Sleep No More: A Mind-blowing Night of Immersive Theater

by Eileen, Travel Planner

For a year or so I’ve heard about Sleep No More.  Every so often a friend or colleague would express interest in going to see this show and I’d nod my head and say “Yeah, me too.”  I had heard very little about the content of the show itself, if you can even call it a show.  I knew three things though: it was based on Shakespeare’s Macbeth, you were bound to get lost in the maze of sets, and always be alert because an actor might just run over you.  Sleep No More is more than just a show; it’s a unique experience to everyone who ventures to the McKittrick Hotel.

Sleep No More opened over a year ago and its popularity has skyrocketed with visitors and native New Yorkers.  The performance takes place at a large warehouse between 10th and 11th Avenues in the Chelsea District.  The warehouse was converted specifically for this performance into the abandoned McKittrick Hotel.  You are given a playing card and are then split into groups according to your card number.  I was not too thrilled to be split from my friends, but I had been warned that this would happen.  Into the elevator you go, and you are instructed to put on a white mask.  You cannot take your mask off and you cannot talk to anyone.  Anonymity is key to this experience.  The actors are the only ones allowed to speak (they rarely do) and have their faces shown.

I had gotten into the elevator last, which meant I’d be the first to exit.  The operator said “Everyone out,” so I moved forward.  The hallway was dark, and the only light sources were the candles lit in corners of the room that opened into the hallway.  Scared out of my wits, I turned around to find no one behind me.  I was alone on the floor and the elevator seamlessly blended into the wall.  I am not ashamed to admit that I had a mini freak out.  I do not like haunted houses and I am somewhat afraid of the dark— this was my worst nightmare.  I truly considered turning back, but I talked myself into moving forward and exploring.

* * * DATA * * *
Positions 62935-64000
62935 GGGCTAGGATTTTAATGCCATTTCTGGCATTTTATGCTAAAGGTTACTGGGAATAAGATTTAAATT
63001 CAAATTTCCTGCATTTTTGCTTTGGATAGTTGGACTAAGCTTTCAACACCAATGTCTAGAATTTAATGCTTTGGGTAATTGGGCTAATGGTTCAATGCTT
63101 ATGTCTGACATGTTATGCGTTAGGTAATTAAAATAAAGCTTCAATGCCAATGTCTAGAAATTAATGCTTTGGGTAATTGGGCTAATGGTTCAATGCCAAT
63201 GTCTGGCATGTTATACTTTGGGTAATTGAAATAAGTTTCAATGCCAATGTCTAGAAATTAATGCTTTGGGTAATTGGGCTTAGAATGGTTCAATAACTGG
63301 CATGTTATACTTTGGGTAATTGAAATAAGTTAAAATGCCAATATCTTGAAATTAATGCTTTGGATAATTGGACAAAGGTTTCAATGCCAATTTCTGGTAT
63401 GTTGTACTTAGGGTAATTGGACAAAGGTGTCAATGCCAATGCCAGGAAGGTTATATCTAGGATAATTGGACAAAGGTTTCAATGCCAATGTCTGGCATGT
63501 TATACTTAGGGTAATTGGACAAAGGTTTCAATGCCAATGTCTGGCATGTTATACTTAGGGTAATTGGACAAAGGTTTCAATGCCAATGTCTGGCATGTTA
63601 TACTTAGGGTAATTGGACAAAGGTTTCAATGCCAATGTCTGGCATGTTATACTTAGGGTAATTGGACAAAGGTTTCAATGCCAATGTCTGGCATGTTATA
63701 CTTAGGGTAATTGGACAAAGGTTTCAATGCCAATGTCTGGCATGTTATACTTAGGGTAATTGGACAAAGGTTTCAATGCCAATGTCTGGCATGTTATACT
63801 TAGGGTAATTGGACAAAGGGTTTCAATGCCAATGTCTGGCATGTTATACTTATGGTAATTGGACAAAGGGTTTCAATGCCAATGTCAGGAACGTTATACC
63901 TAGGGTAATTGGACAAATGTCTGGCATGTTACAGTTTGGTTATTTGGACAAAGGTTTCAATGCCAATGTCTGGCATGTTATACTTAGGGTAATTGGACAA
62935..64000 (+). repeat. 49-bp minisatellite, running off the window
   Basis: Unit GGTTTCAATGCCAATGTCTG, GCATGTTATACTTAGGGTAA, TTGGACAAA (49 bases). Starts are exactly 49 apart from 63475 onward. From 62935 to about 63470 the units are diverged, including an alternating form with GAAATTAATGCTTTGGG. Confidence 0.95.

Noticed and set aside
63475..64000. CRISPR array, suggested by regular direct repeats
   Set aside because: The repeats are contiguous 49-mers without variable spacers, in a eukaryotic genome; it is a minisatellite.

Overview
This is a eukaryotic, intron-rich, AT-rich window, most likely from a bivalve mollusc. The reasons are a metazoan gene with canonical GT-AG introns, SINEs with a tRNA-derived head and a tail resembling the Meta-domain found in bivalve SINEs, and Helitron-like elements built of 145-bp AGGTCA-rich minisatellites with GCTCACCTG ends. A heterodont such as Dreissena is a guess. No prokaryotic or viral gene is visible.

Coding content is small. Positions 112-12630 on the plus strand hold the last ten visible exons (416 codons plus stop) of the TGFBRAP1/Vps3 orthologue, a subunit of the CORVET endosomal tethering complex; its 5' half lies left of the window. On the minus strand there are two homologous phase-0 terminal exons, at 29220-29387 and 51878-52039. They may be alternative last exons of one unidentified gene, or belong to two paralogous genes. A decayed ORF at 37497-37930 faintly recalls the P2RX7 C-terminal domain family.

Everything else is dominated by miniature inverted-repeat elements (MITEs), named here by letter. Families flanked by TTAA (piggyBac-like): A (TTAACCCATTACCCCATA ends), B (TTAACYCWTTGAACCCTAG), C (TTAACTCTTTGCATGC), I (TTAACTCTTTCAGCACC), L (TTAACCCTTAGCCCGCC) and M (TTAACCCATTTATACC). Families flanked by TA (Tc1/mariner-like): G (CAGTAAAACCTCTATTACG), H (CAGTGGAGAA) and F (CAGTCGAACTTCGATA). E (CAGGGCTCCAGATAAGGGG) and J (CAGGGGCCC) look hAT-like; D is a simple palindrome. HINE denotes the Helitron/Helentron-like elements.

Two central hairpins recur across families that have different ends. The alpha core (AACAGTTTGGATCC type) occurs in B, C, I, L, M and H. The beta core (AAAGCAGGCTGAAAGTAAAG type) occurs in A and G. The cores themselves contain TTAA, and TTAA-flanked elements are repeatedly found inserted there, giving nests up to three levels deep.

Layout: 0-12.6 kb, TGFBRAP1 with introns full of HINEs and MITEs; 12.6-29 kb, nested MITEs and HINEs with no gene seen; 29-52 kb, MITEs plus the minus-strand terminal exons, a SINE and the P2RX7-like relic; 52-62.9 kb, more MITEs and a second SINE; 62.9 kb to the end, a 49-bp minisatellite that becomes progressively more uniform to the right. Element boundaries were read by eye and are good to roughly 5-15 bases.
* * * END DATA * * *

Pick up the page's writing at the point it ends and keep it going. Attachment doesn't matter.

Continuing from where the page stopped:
The floor was an abandoned hospital wing.  The attention to detail in the logs, the discarded beds, the medicine cabinets, the handwritten letters was stunning.  I treaded on passed the hospital wing and was suddenly in a graveyard with smoke and angelic statues.  I carried on and was in a room with Lady Macbeth and Macbeth.  I followed the crowd and made it to the ballroom with the cast performing a ragtime dance.

Once the cast finished they broke off, I picked one cast member to follow.  I still haven’t quite figured out who the actor was supposed to be, but I followed him into a small room that resembled a confessional and watched as he did a ballet routine.  At one point I ventured on past the actor and made my way upstairs.  I found a floor that resembled an early turn of the century street with brick roads and shops of every kind.  Of course, I found the candy shop and stuffed my pockets full of butterscotch for the train ride home.  When I came back out, two actors were engaged in a physical duel.  They ran into a small room off the main hallway and I followed.  As soon as I entered, the door was shut behind me and they continued their fight.  At one point an actor was thrown and landed on top of me.  The actor didn’t say a word, helped me steady myself, and continued on with the scene.

There are about five different floors to the warehouse— a bedroom, a graveyard, a hospital, a mental institution, a rave, and a ballroom.  The only way to travel is to climb the small stair cases up and down.  There is next to no light and a lot of produced smoke.  You will bump into people and stumble over people.  The actors move through out the entire production, so I suggest keeping on the move.  Various scenes take place twice so if the group is too big and you can’t see, move along.

I can go on and on about the various scenes I experienced, but I can’t even guarantee you’ll see the same thing I did.  The main idea of Sleep No More is that it can be anything you make it out to be.  If you disregard your fears, you can have an amazing time running after actors to catch a glimpse of a plot.  It took me a full hour and half to really warm up to the set and the whole idea of the performance.  I’m proud of myself because I lasted a lot longer than I had anticipated.  Fourteen hours later and I’m still not really sure of what I experienced, but I do know that I would like to attend again.   It was a true New York experience that I can’t recommend enough.

If you have questions about Sleep No More or you’d like to book a package including tickets, feel free to e-mail me at efitzgerald@newyorkguest.com for more information!

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Filed under New York Stories, Out on the Town

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